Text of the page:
Sixty percent of consumers sometimes eat lunch at their desks, according to Mintel Menu Insights lunchtime eating report. This puts increased pressure on contract management companies to keep up with customer desires, food trends, and the latest equipment to ensure they are providing what desk-bound customers want.

Sodexho Inc., based in Gaithersburg, Maryland, operates 26 Pandini’s fast-casual restaurant concepts throughout its campus, corporate, and government services accounts. Its signature Labretti sandwiches are served on freshly baked and folded 8-inch pizza dough.

Sandwich-serving convenience stores garner an annual average of $8,100 per store from the fare.

One popular version is a peppercorn and mushroom sauce, says Rob D’Orsi, director of product development for Sodexho’s Retail Brand Group. After baking, a Labretti may be topped with a small salad or fresh greens, with dressing allowing for a hot and cold component. Fifteen flavors are available. “It’s more popular than our regular sandwiches rotating through the menu,” D’Orsi says.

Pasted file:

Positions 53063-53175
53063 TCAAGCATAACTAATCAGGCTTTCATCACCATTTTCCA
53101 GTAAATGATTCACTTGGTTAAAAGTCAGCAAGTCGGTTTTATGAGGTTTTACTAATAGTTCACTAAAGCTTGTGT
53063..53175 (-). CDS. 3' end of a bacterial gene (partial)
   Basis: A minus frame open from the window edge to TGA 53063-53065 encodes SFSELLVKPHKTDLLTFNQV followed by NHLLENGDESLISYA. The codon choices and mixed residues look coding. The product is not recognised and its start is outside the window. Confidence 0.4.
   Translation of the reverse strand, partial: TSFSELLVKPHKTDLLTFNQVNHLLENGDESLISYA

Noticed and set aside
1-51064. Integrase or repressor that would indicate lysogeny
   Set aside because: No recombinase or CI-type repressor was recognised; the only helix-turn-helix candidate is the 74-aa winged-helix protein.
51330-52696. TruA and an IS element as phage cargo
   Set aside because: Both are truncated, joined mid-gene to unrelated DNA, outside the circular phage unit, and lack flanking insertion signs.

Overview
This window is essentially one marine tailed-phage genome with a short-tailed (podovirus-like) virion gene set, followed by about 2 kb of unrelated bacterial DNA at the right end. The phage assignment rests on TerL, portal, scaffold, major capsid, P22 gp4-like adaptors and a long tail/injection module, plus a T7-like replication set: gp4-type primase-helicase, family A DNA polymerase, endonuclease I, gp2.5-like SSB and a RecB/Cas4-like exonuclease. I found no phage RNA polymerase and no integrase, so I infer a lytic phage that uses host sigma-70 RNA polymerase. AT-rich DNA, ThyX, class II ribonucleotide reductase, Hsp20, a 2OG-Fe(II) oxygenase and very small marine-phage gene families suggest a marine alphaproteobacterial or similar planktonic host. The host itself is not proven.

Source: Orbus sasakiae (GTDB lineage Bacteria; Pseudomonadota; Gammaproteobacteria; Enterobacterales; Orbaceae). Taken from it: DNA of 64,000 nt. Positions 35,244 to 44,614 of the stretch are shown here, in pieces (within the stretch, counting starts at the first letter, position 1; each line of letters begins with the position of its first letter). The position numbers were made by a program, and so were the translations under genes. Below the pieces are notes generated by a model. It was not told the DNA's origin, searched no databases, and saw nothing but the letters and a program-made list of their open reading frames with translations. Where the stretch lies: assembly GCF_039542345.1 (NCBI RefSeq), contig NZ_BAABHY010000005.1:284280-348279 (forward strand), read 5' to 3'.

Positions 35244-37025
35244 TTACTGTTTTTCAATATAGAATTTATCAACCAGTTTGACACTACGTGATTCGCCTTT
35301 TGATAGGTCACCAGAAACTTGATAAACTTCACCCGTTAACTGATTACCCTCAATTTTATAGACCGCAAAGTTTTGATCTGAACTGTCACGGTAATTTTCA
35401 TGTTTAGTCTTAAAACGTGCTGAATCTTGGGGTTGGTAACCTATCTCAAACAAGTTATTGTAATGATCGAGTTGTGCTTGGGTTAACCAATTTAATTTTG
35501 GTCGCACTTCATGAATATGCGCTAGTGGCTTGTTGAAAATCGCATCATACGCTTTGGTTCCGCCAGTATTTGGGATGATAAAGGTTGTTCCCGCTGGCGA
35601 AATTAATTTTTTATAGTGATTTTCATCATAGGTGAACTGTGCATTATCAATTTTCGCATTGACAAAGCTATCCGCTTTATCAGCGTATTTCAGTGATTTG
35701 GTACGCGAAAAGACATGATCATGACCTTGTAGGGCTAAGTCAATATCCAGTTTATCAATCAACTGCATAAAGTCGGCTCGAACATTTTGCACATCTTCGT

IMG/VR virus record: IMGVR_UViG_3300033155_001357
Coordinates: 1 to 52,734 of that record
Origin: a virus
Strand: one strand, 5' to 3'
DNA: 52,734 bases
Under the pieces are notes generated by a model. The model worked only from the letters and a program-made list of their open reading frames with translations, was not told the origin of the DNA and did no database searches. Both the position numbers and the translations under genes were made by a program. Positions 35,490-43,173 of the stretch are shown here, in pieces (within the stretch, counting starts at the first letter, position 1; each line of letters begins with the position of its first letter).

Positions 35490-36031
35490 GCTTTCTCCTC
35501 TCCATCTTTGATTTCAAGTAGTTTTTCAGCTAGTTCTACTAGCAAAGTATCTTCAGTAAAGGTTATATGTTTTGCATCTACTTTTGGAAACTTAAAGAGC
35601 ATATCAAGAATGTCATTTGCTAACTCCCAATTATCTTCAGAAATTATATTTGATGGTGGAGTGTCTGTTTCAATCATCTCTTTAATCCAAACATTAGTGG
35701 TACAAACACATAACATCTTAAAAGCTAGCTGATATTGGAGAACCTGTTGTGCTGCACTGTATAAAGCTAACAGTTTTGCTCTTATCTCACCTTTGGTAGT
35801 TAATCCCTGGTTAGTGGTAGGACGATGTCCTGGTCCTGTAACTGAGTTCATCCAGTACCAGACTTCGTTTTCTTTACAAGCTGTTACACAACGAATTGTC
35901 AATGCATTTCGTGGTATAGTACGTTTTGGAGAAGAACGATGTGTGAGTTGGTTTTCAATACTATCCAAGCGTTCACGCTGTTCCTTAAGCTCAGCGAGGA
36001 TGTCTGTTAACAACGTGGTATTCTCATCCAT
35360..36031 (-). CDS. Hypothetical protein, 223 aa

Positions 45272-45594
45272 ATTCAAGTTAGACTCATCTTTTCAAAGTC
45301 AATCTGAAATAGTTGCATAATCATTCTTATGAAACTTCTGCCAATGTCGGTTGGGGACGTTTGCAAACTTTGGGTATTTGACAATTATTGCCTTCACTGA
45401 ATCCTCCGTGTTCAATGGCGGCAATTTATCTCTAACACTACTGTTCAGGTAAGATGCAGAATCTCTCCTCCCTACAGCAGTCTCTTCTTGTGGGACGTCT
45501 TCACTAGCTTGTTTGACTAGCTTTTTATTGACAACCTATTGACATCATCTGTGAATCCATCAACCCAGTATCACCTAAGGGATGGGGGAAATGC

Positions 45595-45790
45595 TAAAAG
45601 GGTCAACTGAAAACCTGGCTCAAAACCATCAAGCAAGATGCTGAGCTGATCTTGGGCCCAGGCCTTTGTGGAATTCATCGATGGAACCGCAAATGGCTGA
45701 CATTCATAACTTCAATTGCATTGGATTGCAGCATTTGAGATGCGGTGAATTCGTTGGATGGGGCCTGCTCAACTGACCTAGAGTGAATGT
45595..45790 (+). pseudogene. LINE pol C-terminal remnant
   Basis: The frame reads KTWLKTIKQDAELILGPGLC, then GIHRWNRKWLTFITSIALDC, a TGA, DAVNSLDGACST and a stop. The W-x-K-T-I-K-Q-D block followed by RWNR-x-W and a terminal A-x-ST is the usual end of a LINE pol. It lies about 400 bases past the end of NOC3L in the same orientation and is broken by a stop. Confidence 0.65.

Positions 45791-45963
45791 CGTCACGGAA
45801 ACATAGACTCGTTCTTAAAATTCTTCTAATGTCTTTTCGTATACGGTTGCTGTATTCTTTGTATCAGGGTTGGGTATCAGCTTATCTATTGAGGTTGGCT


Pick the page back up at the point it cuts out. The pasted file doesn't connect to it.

Artisan and made-to-order sandwiches rule at Philadelphia-based Aramark’s Bleeker Street Café and Soluna Café and Bakery. “Fresh is foremost, which lends well to the ingredients that are ever changing,” says Scott Zahren, Aramark’s director of culinary development.

While customers at both concepts rave over paninis, the most recent spin on the toasted sandwich is the mini panini served at Bleeker Street Café units. Two small sandwiches make up a full order, allowing for more flavor variety, Zahren says. The most popular is the Southwest chicken with chipotle mayonnaise, grilled chicken breast, tomatoes, caramelized onion, and pepper jack cheese on the sour-dough batard. Flavorful crusty breads like wheat berry and ciabatta are also popular. As for cheese, asiago is a hit, he says.